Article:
Multidisciplinary plan needed to meet breastfeeding goals

August 8, 2013
Multidisciplinary plan needed to meet breastfeeding goals
The American College of Obstetricians and Gynecologists is calling for continuing education efforts to improve continuation of breastfeeding, particularly among underserved populations, according to a Committee Opinion published in the August issue of Obstetrics & Gynecology.

(HealthDay)—The American College of Obstetricians and Gynecologists (ACOG) is calling for continuing education efforts to improve continuation of breastfeeding, particularly among underserved populations, according to a Committee Opinion published in the August issue of Obstetrics & Gynecology.

The ACOG Committee on Health Care for Underserved Women analyzed evidence to identify barriers and benefits of , particularly in underserved and children. Utilizing resources from the literature and public health agencies, the committee identified approaches to improve breastfeeding initiation and continuation.

The committee has identified multiple sources of available information to aid providers in educating their patients and providing breastfeeding guidance. Multidisciplinary stakeholders include practitioners, hospitals, family members, and child care providers. Counseling of patients should begin during prenatal care. Health care providers should be aware of community resources, particularly for underserved women who may lack social support.

"Through a multidisciplinary approach that involves practitioners, family members, and child care providers, obstetrician-gynecologists can help underserved women overcome obstacles and obtain the benefits of breastfeeding for themselves and their infants," the authors write.

Explore further: ACOG recommends screening women for elder abuse

More information: Abstract
Full Text (subscription or payment may be required)

Related Stories

ACOG recommends screening women for elder abuse

June 21, 2013
(HealthDay)—Elder abuse is a prevalent issue and needs to be screened for in women aged 60 years and older during preventive health care visits, according to a Committee Opinion published in the July issue of Obstetrics ...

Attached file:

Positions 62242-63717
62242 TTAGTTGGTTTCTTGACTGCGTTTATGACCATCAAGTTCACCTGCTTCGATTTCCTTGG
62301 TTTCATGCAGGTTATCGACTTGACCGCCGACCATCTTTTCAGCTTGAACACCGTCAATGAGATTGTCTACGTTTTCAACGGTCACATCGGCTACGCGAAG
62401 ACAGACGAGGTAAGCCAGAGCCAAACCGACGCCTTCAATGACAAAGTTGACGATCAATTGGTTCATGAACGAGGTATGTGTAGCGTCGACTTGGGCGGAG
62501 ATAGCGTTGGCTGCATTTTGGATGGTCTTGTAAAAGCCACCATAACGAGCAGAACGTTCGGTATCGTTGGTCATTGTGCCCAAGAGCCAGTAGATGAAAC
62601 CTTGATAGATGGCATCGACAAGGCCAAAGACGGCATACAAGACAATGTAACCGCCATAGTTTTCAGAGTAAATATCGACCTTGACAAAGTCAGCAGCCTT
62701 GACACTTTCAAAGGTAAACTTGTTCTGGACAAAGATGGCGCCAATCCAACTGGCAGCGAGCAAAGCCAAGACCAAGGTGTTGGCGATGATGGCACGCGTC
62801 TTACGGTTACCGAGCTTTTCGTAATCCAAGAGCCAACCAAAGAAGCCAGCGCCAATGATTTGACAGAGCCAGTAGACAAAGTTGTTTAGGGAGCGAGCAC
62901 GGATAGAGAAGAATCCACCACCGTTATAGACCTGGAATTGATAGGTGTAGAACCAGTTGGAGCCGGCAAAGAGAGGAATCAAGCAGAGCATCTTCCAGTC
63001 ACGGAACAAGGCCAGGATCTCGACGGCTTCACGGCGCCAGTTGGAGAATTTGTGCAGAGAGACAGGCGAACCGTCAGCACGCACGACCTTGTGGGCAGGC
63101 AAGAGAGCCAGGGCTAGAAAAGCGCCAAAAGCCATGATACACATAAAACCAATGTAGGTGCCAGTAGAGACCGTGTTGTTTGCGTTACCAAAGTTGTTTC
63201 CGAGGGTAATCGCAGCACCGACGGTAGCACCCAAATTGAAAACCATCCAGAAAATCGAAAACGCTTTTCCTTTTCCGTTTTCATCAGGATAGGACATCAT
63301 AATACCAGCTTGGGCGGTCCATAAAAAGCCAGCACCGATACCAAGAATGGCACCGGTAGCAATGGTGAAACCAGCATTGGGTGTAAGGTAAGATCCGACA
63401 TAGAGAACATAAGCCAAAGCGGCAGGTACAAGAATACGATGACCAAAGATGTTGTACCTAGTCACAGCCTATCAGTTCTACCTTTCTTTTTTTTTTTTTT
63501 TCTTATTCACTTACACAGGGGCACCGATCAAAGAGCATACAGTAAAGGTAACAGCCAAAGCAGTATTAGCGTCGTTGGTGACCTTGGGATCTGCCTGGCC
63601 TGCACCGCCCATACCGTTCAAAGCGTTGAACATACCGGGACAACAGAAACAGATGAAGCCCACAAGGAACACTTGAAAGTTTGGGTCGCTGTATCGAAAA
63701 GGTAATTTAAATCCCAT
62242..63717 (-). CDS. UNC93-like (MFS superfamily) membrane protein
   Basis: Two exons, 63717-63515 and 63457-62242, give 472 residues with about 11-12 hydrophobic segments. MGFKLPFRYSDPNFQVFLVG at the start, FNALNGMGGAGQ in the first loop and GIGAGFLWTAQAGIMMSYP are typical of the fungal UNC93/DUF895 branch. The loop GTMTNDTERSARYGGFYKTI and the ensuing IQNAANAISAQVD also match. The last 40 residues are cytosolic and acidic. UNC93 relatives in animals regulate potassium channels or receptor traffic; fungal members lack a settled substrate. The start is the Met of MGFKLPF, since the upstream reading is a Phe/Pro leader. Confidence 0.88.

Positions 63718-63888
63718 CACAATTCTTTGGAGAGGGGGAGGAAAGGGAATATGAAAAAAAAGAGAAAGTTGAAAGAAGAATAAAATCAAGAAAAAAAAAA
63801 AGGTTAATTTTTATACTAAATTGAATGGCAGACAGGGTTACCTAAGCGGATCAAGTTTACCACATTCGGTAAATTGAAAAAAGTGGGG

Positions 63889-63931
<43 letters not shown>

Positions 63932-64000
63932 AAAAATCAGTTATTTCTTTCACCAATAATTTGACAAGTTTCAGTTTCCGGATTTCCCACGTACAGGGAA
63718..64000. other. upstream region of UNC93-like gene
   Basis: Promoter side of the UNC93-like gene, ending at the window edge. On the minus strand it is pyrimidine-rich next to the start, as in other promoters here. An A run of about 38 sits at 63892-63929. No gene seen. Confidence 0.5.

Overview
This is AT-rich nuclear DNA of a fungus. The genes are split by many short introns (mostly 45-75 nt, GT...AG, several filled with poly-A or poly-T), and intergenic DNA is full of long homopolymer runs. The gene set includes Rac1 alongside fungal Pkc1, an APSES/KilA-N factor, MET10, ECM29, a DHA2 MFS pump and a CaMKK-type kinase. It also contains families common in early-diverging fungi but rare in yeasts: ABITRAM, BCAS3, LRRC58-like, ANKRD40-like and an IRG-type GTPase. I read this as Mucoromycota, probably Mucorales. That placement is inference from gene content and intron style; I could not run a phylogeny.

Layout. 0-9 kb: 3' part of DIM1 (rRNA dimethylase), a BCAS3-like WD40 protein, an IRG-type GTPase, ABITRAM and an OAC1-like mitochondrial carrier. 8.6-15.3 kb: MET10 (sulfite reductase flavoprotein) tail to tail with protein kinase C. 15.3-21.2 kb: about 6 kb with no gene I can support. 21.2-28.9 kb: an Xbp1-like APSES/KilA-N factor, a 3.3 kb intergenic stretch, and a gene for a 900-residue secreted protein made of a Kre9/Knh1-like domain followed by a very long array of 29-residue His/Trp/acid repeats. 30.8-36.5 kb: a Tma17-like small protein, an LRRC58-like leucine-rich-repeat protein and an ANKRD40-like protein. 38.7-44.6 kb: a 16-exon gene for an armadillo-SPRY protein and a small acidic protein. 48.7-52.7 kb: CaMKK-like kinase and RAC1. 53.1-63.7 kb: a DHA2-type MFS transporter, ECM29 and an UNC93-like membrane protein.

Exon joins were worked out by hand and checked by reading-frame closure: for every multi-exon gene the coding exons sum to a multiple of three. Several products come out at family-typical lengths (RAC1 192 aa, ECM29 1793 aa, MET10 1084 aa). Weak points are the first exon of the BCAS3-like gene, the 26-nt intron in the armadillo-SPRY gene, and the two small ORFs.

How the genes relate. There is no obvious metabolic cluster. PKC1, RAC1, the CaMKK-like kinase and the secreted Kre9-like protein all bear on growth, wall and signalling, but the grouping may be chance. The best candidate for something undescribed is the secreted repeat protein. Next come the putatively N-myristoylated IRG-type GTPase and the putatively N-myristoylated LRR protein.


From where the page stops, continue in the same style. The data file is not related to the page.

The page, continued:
Family medicine continues to provide care for pregnant women

July 18, 2013
(HealthDay)—The proportion of pregnant women receiving care from family medicine providers has remained steady nationally from 2000 to 2009, although regional differences are apparent, according to a study published in ...

Challenges of financial margins in obstetric units discussed

July 25, 2013
(HealthDay)—In obstetric units, the challenges of reducing health care costs while improving the experience of care are complicated by the slowing birth rate, according to a clinical opinion piece published in the July ...

Need for debate on when babies should eat solids

July 31, 2013
A University of Adelaide researcher says it's time for Australia's health authorities to rethink advice on how long women breastfeed their children exclusively.

ACOG: Hormone therapy not recommended to prevent CHD

May 24, 2013
(HealthDay)—Menopausal hormone therapy should not be used for prevention of coronary heart disease, according to a Committee Opinion from the American College of Obstetricians and Gynecologists (ACOG) published in the June ...

Moms need help to overcome breastfeeding worries, study says

July 11, 2013
More support is needed to help women overcome doubts in the hope that they will breastfeed their babies for longer, says a University of Alberta nutrition researcher.

Recommended for you

Rise in preterm births linked to clinical intervention

January 18, 2018
Research at the University of Adelaide shows preterm births in South Australia have increased by 40 percent over 28 years and early intervention by medical professionals has resulted in the majority of the increase.

New report calls into question effectiveness of pregnancy anti-nausea drug

January 17, 2018
Previously unpublished information from the clinical trial that the U.S. Food and Drug Administration relied on to approve the most commonly prescribed medicine for nausea in pregnancy indicates the drug is not effective, ...

New study finds 'baby brain' is real, but the cause remains mysterious

January 15, 2018
So-called "baby brain" refers to increased forgetfulness, inattention, and mental "fogginess" reported by four out of five pregnant women. These changes in brain function during pregnancy have long been recognised in midwifery ...

Sleep quality improves with help of incontinence drug

January 12, 2018
A drug used to curtail episodes of urinary incontinence in women also improves quality of sleep, a researcher at the Stanford University School of Medicine reports.

Frozen embryos result in just as many live births in IVF

January 10, 2018
Freezing and subsequent transfer of embryos gives infertile couples just as much of a chance of having a child as using fresh embryos for in vitro fertilization (IVF), research from Ho Chi Minh City, Vietnam, and Adelaide, ...

Study suggests air pollution breathed in the months before and after conception increases chance of birth defects

January 8, 2018
A team of researchers with the University of Cincinnati and Cincinnati Children's Hospital has found evidence that indicates that pre-and post-pregnant women living in an area with air pollution are at an increased risk of ...

0 comments

Please sign in to add a comment. Registration is free, and takes less than a minute. Read more

Click here to reset your password.
Sign in to get notified via email when new comments are made.